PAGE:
"One of the key insights of the legislators who gave birth to EAJA was recognition of a relationship between encouraging individuals and entities to challenge unreasonable governmental action and the positive effect that such challenges have in implementing public policy for the benefit of Americans generally," explains Brian Wolfman, co-director of Georgetown University Law Center's Institute for Public Representation, in written testimony opposing H.R. 1996.

    But the now-pending bill would roll back several key provisions of the EAJA. It would, among other things, bar lawyers working pro bono from recovering fees, and limit EAJA awards to those with a “direct and personal monetary interest in the civil action,” closing the door to those seeking to vindicate constitutional rights or enforce a right on behalf of the general public, according to a fact sheet by Alliance for Justice, Earthjustice, the Brennan Center for Justice and the National Organization of Veterans’ Advocates.

    “For three decades, veterans, seniors, the disabled, small businesses, and groups from across the ideological spectrum have relied on EAJA to challenge illegal government actions,” explains the fact sheet. 

  • November 18, 2011

    by Jeremy Leaming

    Earlier this week Congress agreed on a drastic cut of funding for the Legal Services Corporation, the nation’s largest provider of civil legal help for low-income people.

    As noted at Daily Kos, the LSC, which helps an ever-growing pool of people, “has fallen under the chopping block of Congress.”

    CLASP, a public advocacy group for the nation’s poor, in a press statement says the House and Senate conferees agreed earlier this week to a nearly 14 percent cut. “The agreement reduced funding for LSC in 2012 to $348 million from $404.19 million in 2011. The last time LSC was funded at $348 million was in 2007,” a statement from CLASP reads.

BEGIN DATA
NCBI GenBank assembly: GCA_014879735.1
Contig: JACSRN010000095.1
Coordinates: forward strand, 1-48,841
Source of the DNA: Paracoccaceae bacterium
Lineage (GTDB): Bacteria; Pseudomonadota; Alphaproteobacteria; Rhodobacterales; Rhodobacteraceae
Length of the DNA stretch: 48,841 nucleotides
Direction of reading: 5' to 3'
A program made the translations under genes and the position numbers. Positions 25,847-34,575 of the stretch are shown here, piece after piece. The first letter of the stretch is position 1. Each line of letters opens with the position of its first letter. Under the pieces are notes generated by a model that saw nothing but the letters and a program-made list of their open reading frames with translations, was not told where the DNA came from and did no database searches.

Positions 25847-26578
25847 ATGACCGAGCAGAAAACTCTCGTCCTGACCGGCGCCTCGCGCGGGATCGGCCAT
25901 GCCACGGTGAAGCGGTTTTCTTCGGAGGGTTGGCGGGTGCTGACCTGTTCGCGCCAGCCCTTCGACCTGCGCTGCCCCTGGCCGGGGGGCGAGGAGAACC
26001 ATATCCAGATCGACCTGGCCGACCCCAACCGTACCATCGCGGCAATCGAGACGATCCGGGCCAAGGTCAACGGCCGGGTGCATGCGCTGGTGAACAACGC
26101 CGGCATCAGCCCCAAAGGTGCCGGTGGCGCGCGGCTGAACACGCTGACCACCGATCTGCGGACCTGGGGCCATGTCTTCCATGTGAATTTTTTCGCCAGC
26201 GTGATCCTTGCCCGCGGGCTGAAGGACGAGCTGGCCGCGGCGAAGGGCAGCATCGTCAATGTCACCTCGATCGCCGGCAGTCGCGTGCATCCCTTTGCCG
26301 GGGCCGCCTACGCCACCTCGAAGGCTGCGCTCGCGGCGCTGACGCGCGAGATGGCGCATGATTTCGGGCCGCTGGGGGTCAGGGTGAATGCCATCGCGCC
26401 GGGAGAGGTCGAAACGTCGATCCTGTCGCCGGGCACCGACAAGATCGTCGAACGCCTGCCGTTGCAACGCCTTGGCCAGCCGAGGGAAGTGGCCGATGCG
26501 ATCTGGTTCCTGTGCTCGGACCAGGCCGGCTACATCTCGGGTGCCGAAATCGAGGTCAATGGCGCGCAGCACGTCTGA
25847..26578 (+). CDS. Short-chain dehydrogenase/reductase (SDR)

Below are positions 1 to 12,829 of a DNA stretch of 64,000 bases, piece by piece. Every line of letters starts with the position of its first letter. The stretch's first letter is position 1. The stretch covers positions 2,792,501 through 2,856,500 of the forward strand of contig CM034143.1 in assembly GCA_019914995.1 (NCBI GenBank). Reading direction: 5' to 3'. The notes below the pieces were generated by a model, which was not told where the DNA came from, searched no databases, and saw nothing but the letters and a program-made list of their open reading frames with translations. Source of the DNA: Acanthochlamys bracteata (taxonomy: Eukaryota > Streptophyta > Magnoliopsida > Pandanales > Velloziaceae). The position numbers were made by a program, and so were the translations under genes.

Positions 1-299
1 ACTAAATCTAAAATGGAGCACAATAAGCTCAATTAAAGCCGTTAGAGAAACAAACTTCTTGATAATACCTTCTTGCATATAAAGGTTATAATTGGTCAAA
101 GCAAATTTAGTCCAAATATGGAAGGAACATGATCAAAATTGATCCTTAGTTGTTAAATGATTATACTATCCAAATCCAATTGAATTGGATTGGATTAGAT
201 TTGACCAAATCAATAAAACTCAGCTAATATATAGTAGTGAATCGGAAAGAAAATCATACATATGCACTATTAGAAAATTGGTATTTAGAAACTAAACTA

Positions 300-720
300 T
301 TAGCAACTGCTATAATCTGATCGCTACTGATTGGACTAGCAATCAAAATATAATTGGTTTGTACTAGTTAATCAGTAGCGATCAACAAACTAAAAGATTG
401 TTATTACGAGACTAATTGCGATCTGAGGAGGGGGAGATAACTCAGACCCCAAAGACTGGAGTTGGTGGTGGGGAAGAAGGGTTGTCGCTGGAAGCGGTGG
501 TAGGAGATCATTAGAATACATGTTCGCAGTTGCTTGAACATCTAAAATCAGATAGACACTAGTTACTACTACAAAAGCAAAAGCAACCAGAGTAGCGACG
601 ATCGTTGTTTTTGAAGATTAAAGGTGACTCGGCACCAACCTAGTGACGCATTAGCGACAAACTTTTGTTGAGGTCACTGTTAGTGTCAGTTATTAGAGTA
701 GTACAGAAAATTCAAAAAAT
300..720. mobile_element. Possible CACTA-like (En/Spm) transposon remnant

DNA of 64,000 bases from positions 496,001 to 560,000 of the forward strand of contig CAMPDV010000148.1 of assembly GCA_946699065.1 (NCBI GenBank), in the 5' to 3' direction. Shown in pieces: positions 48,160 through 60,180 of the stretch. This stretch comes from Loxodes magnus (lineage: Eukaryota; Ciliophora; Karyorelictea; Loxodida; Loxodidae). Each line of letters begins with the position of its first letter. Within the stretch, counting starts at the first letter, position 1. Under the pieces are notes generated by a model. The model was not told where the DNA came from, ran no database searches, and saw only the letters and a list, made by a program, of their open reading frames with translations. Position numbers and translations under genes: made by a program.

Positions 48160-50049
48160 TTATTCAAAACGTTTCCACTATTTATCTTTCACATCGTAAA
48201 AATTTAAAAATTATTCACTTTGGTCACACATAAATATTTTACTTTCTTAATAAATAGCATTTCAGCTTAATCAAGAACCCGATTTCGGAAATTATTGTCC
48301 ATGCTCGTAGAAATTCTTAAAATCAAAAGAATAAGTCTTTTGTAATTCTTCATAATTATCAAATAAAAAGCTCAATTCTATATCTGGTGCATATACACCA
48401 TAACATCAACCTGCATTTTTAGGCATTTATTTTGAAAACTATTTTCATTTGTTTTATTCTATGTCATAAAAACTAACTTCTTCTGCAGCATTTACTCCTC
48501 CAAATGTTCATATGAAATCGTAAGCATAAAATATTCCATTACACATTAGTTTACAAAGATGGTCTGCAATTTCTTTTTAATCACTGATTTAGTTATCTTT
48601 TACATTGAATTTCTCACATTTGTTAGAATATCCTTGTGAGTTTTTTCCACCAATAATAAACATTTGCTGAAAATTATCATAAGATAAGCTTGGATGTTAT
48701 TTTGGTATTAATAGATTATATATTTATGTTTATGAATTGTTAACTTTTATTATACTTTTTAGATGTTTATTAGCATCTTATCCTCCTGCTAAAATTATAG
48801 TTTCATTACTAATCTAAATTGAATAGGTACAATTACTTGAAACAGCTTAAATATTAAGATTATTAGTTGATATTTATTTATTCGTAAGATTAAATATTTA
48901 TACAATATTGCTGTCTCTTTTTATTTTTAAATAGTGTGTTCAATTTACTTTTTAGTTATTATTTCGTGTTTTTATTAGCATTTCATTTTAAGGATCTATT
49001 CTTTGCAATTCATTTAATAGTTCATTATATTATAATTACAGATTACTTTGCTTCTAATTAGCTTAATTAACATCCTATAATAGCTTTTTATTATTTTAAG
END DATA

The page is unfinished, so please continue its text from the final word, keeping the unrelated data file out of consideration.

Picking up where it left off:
The draconian cut comes, of course, as more people are now living in poverty, and much of the nation continues to struggle from aftershocks of the Great Recession. Earlier this year, Daily Kos’ Adam Bonin, an attorney in Philadelphia and former ACS Lawyer Chapter leader, wrote that the proposed cut to LSC funding “would prove to be especially damaging to low-income persons whose health and safety are at risk – the elderly, the victims of domestic violence, the disabled, children, veterans, and others – by denying them access to justice.”

    Following the agreement to cut funding, LSC Board Chair John G. Levi said, “The nation’s poverty population has never been this large, and, as a consequence, requests for civil legal assistance are increasing.” And unless Congress would agree to “restore and enhance” LSC funding, services to low-income persons will dwindle.

    “Many LSC-funded programs,” Levi said, “will have no choice but to lay off staff and reduce the legal assistance they provide low-income Americans.”

  • October 18, 2011
    Guest Post

    By Brooke Lierman, an attorney at the civil rights firm, Brown, Goldstein & Levy LLP in Baltimore, Md. Ms. Lierman is on the Executive Committee of the Maryland Lawyer Chapter of ACS.


    The White House recently added to its growing list of Champions of Change, a group of 16 individuals working, in the words of Attorney General Eric Holder, “to address and to overcome our most pressing legal challenges and to live up to our nation’s highest ideals.” 

    The event, last week, was the latest in a series sponsored by the White House Office of Public Engagement (OPE), which seeks (in the words of the Office’s director Jon Carson) to shine a spotlight on the good work that Americans are doing every day in their communities.

    This event was organized jointly by OPE and the Department of Justice Access to Justice Initiative, an office created by Attorney General Holder (pictured) to ensure that basic legal services are available and accessible to everyone in the country.  

    Attorney General Holder offered some prepared remarks discussing the important work that the honorees perform in their communities.  The 16 individuals, listed below, represented all spheres of the legal community – from professors to directors of legal services programs to general counsel of a major corporation. The White House and Department of Justice honored them and invited them to participate in roundtable discussions about the challenges facing today’s legal system.